Last month when we switched from HackWordPress.com to WPHacks.com, I mentioned that one part of the move was due to the trademark violation in the old domain name (WordPress is a trademarked term).
Looking back, I really wish I would have known about the trademark prior to launching the blog. Moving your blog to a new domain name can be a huge hassle (I explained what was involved here) and your blog will usually take a huge hit in the search engine rankings (either temporarily or permanently). This is because most of those backlinks accrued over the past year are pointing towards the old domain name, etc.
Being someone who manages quite a large sized domain portfolio (300+ domains), I’ve spent a lot of time over the past year or so learning how to do a trademark search when researching what domains to invest my money in and which domains I want to develop into web properties. There seems to be a good amount of interest from others wanting to know how to do this, so hopefully this post will fill that need.
Why Should I Worry About Trademark Violations?
Before I explain how to do a trademark search, I wanted to quickly discuss why avoiding trademark violations is so important. A trademark is filed by a company to protect their brand.
How many of you call tissues “Kleenex”? Kleenex describes one brand of tissues, but because they did not protect their trademark, the term Kleenex has instead become a generic term for tissues. This of course caused them to lose any control they might have had over how their name is used.
Like any good company would, Automattic wants to protect the term “WordPress” from becoming a generic term. This is why they do not allow others to use the term “WordPress” in their domain name. This can lead to confusion with readers who believe that the domain is an official WordPress site or affiliated in some way with WordPress, which could eventually lead to problems for WordPress users (if the content is bad, incorrect, or the site is malicious in some way).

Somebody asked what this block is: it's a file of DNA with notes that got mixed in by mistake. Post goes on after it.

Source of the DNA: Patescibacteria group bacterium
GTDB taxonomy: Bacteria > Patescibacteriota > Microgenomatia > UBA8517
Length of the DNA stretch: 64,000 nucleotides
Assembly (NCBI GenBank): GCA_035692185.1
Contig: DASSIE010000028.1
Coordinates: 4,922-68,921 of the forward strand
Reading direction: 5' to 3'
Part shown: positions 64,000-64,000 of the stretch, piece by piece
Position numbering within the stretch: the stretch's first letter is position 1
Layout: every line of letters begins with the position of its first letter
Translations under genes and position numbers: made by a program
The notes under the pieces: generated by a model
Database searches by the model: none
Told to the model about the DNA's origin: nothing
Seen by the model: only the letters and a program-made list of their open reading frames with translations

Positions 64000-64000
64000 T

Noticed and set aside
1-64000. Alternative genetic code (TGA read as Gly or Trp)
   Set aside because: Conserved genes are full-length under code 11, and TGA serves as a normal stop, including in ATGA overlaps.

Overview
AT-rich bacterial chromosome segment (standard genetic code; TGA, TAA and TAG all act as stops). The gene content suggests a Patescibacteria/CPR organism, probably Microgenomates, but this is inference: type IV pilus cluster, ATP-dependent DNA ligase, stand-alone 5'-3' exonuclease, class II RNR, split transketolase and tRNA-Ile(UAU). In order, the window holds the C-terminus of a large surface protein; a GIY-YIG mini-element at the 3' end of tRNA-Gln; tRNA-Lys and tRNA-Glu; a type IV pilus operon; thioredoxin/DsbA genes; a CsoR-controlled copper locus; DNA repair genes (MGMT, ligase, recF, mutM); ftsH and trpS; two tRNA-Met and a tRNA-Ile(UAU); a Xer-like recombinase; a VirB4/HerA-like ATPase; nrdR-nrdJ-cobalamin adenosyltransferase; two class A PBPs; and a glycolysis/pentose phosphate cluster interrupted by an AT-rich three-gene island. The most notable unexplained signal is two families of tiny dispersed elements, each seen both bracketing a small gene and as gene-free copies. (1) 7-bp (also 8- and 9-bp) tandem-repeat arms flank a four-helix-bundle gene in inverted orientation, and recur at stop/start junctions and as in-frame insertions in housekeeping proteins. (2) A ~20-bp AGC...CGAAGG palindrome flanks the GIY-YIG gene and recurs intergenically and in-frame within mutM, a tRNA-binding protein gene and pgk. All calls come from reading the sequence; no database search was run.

Because of this, most trademark holders will go a long way to protect their brand, including filing lawsuits. Lawsuits, or threatening lawsuits, has become very common with people registering names like FacebookApplications.com, DiggThis.com, etc. In order to avoid complications, avoid being forced to pull down a website/blog, or having to move your site to a new domain, you’ll want to first make sure that your potential domain/website is free of any trademarks.
Note: If you register a domain prior to a trademark being filed by a company, that company usually won’t have rights to take the domain from you UNLESS you are displaying ads on the site or somehow making money off their brand. Keep this in mind if you own a domain and an upstart grows popular fast.
How To Do a Trademark Search
Okay, so now you know why doing a trademark search is so important. Here are the 5 steps you need to follow to do a trademark search:
- Visit the US government’s sitesearch page.
- Click Search at the top of the right sidebar menu.
- Click New User Form Search (Basic).
- In the Search Term field, you’ll want to enter the keyword you want to check on the trademark of.
- Click Submit Query.
When doing your search, you’ll want to make sure to search for your term with and without spaces. An example would be if you were looking for Burger King, you would try both “burgerking” and “burger king”.
If you follow the above steps and search for the term “wordpress” you’ll see that it is indeed trademarked, but you can use this method to search for just any keyword you want to. I recommend doing this prior to ever launching a website of any kind, just to make sure. I also used this process after picking my business name to ensure that I wouldn’t run the risk of losing my business identity at some point down the road.
Are you always doing a trademark search prior to launching a new website or blog?